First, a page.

Triangular Fibrocartilage Complex (TFCC) Injury Specialists Reno NV

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Brett Gordon Menmuir
(775) 786-3040
555 N Arlington Ave
Reno, NV
Specialty
Orthopedic Surgery

Data Provided By:
James Leslie Christensen, MD
(775) 788-5283
555 N Arlington Ave
Reno, NV
Specialties
Orthopedics
Gender
Male
Education
Medical School: Creighton Univ Sch Of Med, Omaha Ne 68178
Graduation Year: 1971

Data Provided By:
John Joseph Halki II, MD
(775) 786-3040
555 N Arlington Ave
Reno, NV
Specialties
Orthopedics
Gender
Male
Education
Medical School: Univ Of Nv Sch Of Med, Reno Nv 89557
Graduation Year: 1994
Hospital
Hospital: Tahoe Pacific Hospital, Sparks, Nv
Group Practice: Reno Orthopaedic Clinic; Reno Orthopaedic Clinic Sparks Clinic Office; Reno Orthopaedic Clinic Winnemucca Clinic

Data Provided By:
Laurence Ronald McClish
(775) 333-5555
645 N Arlington Ave
Reno, NV
Specialty
Orthopedic Surgery

Data Provided By:
Russell Edward Little, DDS
(775) 329-0555
855 W 7th St Ste 2
Reno, NV
Specialties
Orthodontics/Dentofacial Orthopedics

Data Provided By:
Timothy James Bray, MD
(775) 788-5283
555 N Arlington Ave
Reno, NV
Specialties
Orthopedics
Gender
Male
Education
Medical School: Univ Auto De Guadalajara, Fac De Med, Guadalajara, Jalisco, Mexico
Graduation Year: 1974

Data Provided By:
Edward James Greenwald, MD
(775) 322-2122
350 W 6th St Ste 2-D
Reno, NV
Specialties
Orthopedics
Gender
Male
Education
Medical School: Northwestern Univ Med Sch, Chicago Il 60611
Graduation Year: 1969

Data Provided By:
Dr.Ryan Dobbs
(775) 786-3040
555 North Arlington Avenue
Reno, NV
Gender
M
Speciality
Orthopedic Surgeon
General Information
Accepting New Patients: Yes
RateMD Rating
3.7, out of 5 based on 7, reviews.

Data Provided By:
Travis David Kieckbusch, MD
(775) 333-5555
645 N Arlington Ave Ste 655
Reno, NV
Specialties
Orthopedics
Gender
Male
Education
Medical School: Univ Of Nv Sch Of Med, Reno Nv 89557
Graduation Year: 1998

Data Provided By:
Robert John Parlasca, MD
(775) 786-3040
555 N Arlington Ave
Reno, NV
Specialties
Orthopedics
Gender
Male
Education
Medical School: Univ Of Ca, Davis, Sch Of Med, Davis Ca 95616
Graduation Year: 1978

Data Provided By:
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Triangular Fibrocartilage Complex (TFCC) Injuries

A Patient's Guide to Triangular Fibrocartilage Complex (TFCC) Injuries

Introduction

Triangular fibrocartilage complex (TFCC) injuries of the wrist affect the ulnar (little finger) side of the wrist. Mild injuries of the TFCC may be referred to as a wrist sprain. As the name suggests, the soft tissues of the wrist are complex. They work together to stabilize the very mobile wrist joint. Disruption of this area through injury or degeneration can cause more than just a wrist sprain. A TFCC injury can be a very disabling wrist condition.

This guide will help you understand

  • what parts if the wrist are involved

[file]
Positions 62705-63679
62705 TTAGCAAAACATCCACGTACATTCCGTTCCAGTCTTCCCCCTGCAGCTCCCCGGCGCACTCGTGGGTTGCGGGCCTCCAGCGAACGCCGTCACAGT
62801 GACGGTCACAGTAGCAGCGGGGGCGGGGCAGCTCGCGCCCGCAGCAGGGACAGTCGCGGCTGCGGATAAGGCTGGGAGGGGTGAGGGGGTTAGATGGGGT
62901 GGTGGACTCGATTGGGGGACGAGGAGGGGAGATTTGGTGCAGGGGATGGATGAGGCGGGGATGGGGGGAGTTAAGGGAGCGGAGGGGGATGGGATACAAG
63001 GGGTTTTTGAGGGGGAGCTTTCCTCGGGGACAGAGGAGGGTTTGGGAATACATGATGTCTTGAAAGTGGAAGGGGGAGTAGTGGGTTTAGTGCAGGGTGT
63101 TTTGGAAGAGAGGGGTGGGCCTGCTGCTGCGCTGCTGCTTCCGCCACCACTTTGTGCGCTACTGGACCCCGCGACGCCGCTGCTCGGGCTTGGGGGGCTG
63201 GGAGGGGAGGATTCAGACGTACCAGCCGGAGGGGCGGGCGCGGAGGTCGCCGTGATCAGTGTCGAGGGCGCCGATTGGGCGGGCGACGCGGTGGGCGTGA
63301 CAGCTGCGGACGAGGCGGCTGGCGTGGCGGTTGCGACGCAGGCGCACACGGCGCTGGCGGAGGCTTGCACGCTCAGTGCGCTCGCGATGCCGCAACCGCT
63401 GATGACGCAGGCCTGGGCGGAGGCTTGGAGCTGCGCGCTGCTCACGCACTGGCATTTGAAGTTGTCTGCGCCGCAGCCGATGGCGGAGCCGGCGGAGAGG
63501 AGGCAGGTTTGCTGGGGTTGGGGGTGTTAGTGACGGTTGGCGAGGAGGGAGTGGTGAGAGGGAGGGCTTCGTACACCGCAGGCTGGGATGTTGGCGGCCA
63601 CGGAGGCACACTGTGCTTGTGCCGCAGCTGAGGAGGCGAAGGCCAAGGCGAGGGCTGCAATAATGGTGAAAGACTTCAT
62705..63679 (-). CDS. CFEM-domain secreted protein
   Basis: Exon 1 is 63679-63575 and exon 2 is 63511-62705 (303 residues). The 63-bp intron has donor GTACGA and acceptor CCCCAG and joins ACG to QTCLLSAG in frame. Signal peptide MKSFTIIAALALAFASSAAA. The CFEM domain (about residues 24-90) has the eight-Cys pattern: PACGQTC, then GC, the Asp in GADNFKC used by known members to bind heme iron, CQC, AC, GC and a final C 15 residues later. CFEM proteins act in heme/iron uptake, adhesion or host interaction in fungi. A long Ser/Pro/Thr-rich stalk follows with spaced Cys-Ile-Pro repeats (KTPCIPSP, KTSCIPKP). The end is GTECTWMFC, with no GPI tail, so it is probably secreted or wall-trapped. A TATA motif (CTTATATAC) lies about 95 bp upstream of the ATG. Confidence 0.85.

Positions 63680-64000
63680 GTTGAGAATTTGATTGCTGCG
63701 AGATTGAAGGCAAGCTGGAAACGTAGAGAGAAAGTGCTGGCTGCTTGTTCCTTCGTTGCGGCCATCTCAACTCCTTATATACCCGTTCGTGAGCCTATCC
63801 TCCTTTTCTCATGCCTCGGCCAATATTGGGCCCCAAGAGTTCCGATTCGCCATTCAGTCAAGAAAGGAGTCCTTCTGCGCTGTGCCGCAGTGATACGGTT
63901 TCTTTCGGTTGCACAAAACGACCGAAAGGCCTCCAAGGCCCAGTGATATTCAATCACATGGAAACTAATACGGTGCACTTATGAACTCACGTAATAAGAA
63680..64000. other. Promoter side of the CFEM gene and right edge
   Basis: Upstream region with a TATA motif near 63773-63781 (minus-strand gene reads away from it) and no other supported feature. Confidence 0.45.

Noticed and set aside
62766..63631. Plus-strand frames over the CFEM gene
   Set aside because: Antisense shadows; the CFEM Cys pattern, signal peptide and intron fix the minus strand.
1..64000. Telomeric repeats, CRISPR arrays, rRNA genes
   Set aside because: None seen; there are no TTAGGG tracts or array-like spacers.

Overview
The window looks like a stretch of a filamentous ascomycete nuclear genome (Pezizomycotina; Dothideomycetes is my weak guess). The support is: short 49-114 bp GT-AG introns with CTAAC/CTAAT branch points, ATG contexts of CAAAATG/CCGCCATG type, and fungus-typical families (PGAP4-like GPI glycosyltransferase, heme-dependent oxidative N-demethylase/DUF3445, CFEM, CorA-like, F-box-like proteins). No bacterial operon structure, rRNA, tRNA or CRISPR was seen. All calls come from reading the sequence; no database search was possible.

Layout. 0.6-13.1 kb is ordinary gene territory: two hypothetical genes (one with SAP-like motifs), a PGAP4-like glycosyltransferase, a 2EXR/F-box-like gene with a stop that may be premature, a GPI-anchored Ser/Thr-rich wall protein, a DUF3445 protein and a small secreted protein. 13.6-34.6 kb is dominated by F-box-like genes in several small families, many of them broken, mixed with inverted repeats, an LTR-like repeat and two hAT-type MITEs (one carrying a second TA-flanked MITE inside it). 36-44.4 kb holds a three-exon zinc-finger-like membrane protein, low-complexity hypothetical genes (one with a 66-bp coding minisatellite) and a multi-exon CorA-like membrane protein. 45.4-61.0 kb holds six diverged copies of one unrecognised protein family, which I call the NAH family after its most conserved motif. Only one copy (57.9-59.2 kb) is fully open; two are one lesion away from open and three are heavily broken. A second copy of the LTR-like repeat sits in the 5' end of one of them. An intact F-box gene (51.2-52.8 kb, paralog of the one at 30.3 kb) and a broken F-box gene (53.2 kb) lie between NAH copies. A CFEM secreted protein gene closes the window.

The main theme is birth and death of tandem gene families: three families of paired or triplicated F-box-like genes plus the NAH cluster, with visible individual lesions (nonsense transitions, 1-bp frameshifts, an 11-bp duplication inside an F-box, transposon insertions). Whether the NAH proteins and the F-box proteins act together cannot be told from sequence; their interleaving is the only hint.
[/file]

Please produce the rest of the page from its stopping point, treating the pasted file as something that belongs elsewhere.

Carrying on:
• how these injuries occur
  • how doctors diagnose the condition
  • what treatment options are available

Anatomy

What parts of the wrist are involved?

The wrist is actually a collection of many bones and joints. It is probably the most complex of all the joints in the body. There are 15 bones that form connections from the end of the forearm to the hand.

The wrist itself contains eight small bones, called carpal bones. These bones are grouped in two rows across the wrist. The proximal row is where the wrist creases when you bend it. The second row of carpal bones, called the distal row, meets the proximal row a little further toward the fingers.

The proximal row of carpal bones connects the two bones of the forearm, the radius and the ulna, to the bones of the hand. On the ulnar side of the wrist, the end of the ulna bone of the forearm moves with two carpal bones, the lunate and the triquetrum.

The triangular fibrocartilage complex (TFCC) suspends the ends of the radius and ulna bones over the wrist. It is triangular in shape and made up of several ligaments and cartilage. The TFCC makes it possible for the wrist to move in six different directions (bending, straightening, twisting, side-to-side).

The entire triangular fibrocartilage complex (TFCC) sits between the ulna and two carpal bones (the lunate and the triquetrum). The TFCC inserts into the lunate and triquetrum via the ulnolunate and ulnotriquetral ligaments. It stabilizes the distal radioulnar joint while improving the range of motion and gliding action within the wrist.

There is a small cartilage pad called the articular disc in the center of the complex that cushions this part of the wrist joint. Other parts of the complex include the dorsal radioulnar ligament, the volar radioulnar ligament, the meniscus homologue (ulnocarpal meniscus), the ulnar collateral ligament, the subsheath of the extensor carpi ulnaris, and the ulnolunate and ulnotriquetral ligaments.

Injury to the triangular fibrocartilage complex involves tears of the fibrocartilage articular disc and meniscal homologue. The homologue refers to the piece of tissue that connects the disc to the triquetrum bone in the wrist. The homologue acts like a sling or leash between these two structures.

Another important structure to unde...

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